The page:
Two Stocks to Buy and One to Sell Next Week

After a midday turnaround on Friday, stocks erased early losses and finished the week little changed. The S&P 500 and the Nasdaq logged modest weekly gains, while the Dow was down for the week. After a week of mixed economic data, our team has two recommendations of stocks to buy and one to sell heading into the close of the year.   

Since the U.S. government officially introduced the first-ever tax credit for energy storage projects, there have been remarkable positive business developments in the industry. Our first buy recommendation for today is a company gaining traction as plans for much-needed upgrades to the nation’s aging power grid unfold.    

NextEra Energy (NEE) is the world’s largest solar and wind energy producer. They’re owners of Florida Power & Light, along with some other utilities and businesses that do wholesale energy. They’re also the sponsor of NextEra Energy Partners, which is primarily renewable energy focused. Renewables are a big part of NextEra’s business. NextEra has emerged as the world’s most valuable utility, primarily by betting on utilities, especially wind.  

NextEra had about 30 gigawatts of wind and solar farms at the end of last year, enough to power 17 million homes. And it’s expanding significantly, with contracts to add another 10 gigawatts of renewables. 

For decades, NextEra Energy has been reducing emissions through the development of renewable energy and the modernization of its generation fleet. The company’s goal is to reduce the CO2 emissions rate by 67% by 2025 from a 2005 baseline. This equates to a nearly 40% reduction in absolute CO2 emissions, despite the company’s total expected electricity production almost doubling from 2005 to 2025. Working toward this goal, as of year-end 2021, NextEra has reduced its CO2 rate by 62.2%  and the absolute CO2 tons by 20% while their generation increased by 67.5%. That’s pretty impressive.  

NextEra Energy has more energy storage capacity than any other company in the U.S., With more than 180 MW of battery energy storage systems in operation. The company leads the industry with storage innovations such as its Babcock Ranch Solar Energy Center – the largest combined solar-plus-storage facility in the country. This cutting-edge project incorporates a 10-MW battery storage project into the operations of a 74.5-MW solar power plant.

NextEra has a solid track record of success. Between 2006 and 2021, their adjusted earnings per share grew at a compound annual growth rate of 8.4%, while dividends grew at a compound annual growth rate of 9.4%, that’s incredible growth over 15 years. Over the past five years, the stock is up 137% on a total return basis. That type of performance is not typical for a utility company, indicating that NextEra is an outlier in the industry. 

The undisputed global leader in identity security, CyberArk (CYBR), has been gaining attention on Wall Street. The stock is up 26% over the past six months and could continue to gain heading into 2023. Regardless of any short-term earnings volatility, the potential for long-term, steady growth is too great to ignore.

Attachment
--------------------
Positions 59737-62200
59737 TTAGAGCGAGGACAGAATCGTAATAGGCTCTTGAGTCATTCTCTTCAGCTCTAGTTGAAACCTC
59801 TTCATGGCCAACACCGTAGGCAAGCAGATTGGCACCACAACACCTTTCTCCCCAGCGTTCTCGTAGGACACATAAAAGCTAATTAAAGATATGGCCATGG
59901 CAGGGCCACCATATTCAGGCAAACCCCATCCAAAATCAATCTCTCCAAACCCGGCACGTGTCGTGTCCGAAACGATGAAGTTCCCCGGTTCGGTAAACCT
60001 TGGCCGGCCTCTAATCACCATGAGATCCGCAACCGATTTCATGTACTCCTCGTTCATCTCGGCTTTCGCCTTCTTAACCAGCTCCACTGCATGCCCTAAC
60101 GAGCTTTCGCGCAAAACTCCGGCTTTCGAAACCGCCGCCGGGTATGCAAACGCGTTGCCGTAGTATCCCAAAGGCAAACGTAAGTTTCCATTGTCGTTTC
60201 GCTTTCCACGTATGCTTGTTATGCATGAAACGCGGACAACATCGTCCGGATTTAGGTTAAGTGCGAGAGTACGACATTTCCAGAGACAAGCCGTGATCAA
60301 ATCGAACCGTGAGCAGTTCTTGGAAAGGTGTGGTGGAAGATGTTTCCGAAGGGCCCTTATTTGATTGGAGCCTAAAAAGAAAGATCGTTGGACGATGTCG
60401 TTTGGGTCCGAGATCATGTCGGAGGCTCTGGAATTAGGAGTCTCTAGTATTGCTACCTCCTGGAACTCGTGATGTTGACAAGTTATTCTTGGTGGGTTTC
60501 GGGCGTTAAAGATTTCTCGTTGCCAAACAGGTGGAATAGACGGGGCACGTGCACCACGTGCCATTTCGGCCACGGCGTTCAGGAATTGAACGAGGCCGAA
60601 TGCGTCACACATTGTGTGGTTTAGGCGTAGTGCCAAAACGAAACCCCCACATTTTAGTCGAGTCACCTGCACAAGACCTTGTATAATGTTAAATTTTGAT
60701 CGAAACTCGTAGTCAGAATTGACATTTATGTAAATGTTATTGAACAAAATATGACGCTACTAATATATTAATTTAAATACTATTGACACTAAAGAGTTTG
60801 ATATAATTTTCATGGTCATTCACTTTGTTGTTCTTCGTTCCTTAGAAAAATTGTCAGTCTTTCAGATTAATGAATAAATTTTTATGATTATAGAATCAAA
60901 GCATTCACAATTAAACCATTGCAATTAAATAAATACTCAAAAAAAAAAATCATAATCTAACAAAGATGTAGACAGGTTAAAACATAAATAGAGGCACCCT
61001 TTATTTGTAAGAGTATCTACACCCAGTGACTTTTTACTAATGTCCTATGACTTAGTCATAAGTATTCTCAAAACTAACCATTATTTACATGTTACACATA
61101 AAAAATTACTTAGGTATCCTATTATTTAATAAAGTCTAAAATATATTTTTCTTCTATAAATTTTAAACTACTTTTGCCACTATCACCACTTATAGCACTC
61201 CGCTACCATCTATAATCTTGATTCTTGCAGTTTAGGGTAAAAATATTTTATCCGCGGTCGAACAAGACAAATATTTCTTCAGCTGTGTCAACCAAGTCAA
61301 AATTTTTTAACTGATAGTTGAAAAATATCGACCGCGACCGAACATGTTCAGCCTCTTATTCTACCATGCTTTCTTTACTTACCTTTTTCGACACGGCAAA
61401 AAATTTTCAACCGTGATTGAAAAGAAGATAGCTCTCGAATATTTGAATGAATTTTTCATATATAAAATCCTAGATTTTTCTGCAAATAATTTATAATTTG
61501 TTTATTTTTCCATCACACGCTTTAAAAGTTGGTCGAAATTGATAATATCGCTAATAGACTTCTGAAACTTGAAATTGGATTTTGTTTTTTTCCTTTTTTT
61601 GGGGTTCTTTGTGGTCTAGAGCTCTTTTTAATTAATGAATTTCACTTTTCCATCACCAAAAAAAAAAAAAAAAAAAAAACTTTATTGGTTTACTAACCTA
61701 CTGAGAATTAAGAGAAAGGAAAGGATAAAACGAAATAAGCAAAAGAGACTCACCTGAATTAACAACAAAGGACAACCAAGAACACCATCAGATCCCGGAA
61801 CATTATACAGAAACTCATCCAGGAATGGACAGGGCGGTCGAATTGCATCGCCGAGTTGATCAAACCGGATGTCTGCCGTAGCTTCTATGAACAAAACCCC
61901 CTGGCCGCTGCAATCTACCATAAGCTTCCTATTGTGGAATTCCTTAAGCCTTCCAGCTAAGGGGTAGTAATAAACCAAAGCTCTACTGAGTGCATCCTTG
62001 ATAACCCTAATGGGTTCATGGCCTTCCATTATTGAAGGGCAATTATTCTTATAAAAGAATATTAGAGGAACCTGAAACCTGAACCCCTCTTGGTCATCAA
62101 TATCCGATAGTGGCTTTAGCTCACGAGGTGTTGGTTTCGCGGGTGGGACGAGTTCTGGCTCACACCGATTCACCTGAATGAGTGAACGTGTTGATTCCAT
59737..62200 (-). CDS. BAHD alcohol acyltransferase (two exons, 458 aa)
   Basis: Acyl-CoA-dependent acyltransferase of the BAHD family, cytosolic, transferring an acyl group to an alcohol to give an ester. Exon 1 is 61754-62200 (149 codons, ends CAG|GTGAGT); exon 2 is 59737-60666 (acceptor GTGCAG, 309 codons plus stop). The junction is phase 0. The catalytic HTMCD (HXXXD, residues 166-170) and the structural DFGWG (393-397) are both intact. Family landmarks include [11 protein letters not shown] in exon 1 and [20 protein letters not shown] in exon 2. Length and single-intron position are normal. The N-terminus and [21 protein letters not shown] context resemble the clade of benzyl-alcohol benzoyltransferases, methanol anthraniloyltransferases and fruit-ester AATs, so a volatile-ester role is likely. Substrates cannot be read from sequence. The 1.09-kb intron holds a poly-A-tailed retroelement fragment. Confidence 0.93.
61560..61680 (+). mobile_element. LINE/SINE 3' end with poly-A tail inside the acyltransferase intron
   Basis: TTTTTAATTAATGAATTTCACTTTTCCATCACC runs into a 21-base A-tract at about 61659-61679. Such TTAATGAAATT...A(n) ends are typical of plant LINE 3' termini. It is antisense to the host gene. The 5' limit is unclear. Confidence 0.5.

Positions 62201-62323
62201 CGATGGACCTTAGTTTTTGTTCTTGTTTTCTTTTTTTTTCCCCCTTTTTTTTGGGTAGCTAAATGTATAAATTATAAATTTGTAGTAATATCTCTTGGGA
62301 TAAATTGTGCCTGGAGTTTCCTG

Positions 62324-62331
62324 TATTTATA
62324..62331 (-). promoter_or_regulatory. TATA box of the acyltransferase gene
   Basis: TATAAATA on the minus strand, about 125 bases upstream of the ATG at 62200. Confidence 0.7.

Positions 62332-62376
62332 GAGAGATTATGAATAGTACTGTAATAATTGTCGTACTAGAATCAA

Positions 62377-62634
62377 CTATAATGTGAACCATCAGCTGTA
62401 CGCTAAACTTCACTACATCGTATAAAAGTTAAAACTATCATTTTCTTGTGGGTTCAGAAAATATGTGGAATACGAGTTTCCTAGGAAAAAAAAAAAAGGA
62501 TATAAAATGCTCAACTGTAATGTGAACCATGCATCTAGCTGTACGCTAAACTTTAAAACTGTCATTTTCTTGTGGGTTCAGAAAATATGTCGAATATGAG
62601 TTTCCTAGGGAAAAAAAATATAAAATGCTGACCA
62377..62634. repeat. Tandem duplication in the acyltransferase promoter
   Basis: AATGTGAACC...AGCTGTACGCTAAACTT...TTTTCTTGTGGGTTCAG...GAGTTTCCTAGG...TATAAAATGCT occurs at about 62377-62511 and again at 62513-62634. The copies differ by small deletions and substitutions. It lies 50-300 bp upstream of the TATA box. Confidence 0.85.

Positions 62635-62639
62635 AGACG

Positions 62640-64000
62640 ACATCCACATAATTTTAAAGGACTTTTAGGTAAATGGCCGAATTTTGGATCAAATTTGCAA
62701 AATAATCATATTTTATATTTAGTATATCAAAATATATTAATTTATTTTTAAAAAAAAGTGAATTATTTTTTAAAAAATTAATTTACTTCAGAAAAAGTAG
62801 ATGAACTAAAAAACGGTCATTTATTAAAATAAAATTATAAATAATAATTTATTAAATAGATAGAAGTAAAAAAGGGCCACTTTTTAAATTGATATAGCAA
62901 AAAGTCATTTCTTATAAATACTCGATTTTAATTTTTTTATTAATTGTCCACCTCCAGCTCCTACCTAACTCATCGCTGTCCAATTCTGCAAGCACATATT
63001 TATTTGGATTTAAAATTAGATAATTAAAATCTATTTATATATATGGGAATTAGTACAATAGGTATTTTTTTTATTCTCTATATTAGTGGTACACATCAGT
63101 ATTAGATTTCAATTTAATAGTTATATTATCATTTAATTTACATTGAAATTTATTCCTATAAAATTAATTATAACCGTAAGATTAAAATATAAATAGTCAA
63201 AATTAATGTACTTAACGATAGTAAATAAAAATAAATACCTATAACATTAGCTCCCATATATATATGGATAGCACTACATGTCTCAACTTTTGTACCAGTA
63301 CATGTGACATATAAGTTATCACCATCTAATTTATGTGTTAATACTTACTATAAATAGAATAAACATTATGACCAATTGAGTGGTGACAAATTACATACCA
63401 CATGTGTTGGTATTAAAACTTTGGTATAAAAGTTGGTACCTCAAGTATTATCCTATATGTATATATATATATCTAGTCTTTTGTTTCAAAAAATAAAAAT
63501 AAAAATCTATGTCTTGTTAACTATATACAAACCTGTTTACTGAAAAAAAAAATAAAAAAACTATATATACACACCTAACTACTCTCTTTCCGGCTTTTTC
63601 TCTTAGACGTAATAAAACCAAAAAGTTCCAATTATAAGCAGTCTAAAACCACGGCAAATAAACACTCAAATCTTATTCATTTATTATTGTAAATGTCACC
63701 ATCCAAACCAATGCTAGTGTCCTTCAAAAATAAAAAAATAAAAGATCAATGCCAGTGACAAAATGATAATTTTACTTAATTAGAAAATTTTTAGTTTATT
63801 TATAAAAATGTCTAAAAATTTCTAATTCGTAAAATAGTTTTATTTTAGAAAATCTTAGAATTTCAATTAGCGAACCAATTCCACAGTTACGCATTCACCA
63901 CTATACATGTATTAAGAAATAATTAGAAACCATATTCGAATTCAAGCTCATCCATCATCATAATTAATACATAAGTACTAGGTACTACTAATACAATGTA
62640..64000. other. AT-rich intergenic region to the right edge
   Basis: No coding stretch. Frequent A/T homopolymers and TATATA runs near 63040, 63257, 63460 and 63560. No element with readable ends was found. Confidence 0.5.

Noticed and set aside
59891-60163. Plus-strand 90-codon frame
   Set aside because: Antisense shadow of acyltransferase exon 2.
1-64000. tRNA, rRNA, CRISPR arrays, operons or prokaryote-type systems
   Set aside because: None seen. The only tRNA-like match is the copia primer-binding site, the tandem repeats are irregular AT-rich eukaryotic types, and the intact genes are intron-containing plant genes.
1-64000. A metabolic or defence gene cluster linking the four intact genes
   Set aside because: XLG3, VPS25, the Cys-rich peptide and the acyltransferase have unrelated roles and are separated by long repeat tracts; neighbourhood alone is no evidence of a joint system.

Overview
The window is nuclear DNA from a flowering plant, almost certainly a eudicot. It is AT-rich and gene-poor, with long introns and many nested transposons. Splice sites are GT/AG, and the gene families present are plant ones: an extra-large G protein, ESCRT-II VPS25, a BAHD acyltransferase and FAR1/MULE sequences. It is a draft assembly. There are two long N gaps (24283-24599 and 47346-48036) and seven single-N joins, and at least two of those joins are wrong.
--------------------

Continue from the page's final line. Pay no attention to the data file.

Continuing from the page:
CyberArk’s innovations occur across its self-hosted solutions and expanding SaaS portfolio of privileged access management, secrets management, and cloud privilege security offerings, helping its customers enable “Zero Trust” by enforcing least privilege. Under the framework of its Zero Trust approach, its teams can focus on identifying, isolating, and stopping threats from compromising identities and gaining privilege before they can do harm.

The Israel-based company was recently named a leader in the Gartner Magic Quadrant for Privileged Access Management for 2021. It was positioned both highest in the ability to execute and furthest in the completeness of vision for the fourth time in a row. It comes as no surprise the business has been attracting customers to its subscription-based services, which means tremendously reliable cash flow, a good sign for anyone eyeing the small-cap.  

For its third quarter, CyberArk reported a 133% growth acceleration from the previous year’s quarter of the subscription portion of its annual recurring revenue (ARR) to $255 million. Total ARR came in at $465 million, with growth Accelerating to 48%. Management also increased the full-year 2022 ARR Guidance Range to  $589-$601 million, up from a prior estimate of $583.5-$598.5 million.

Over the past two years, the dramatic shift from brick-and-mortar shopping to e-commerce has been a tremendous obstacle for investors in malls and shopping centers. The demise of cornerstones like Sears and JCPenny hastened the decline as shopping malls are now left without anchor tenants.   Recent data suggests that 25% of America’s 1,000 malls will be closed in the next 3-5 years.  

Leading shopping mall REIT Simon Property (SPG) is struggling to pivot amid the inexorable decline of its core asset group. The REIT has been aggressive in diversifying into outlets and foreign real estate, which may help to hedge against increasingly substantial losses from their shopping mall category. But given current inflation and the possibility of an economic slowdown, both shoppers and retailers may be in a tight spot this holiday season which will inevitably weigh heavily on SPG.

Investors choose REIT stocks because of their income-producing abilities and yields. The fact that SPG is concentrated in brick and mortar retail is tangential to its income feature. Anyone looking for the reliable income that real estate and mortgage investments can bring would be wise to steer clear of Simon Property for now.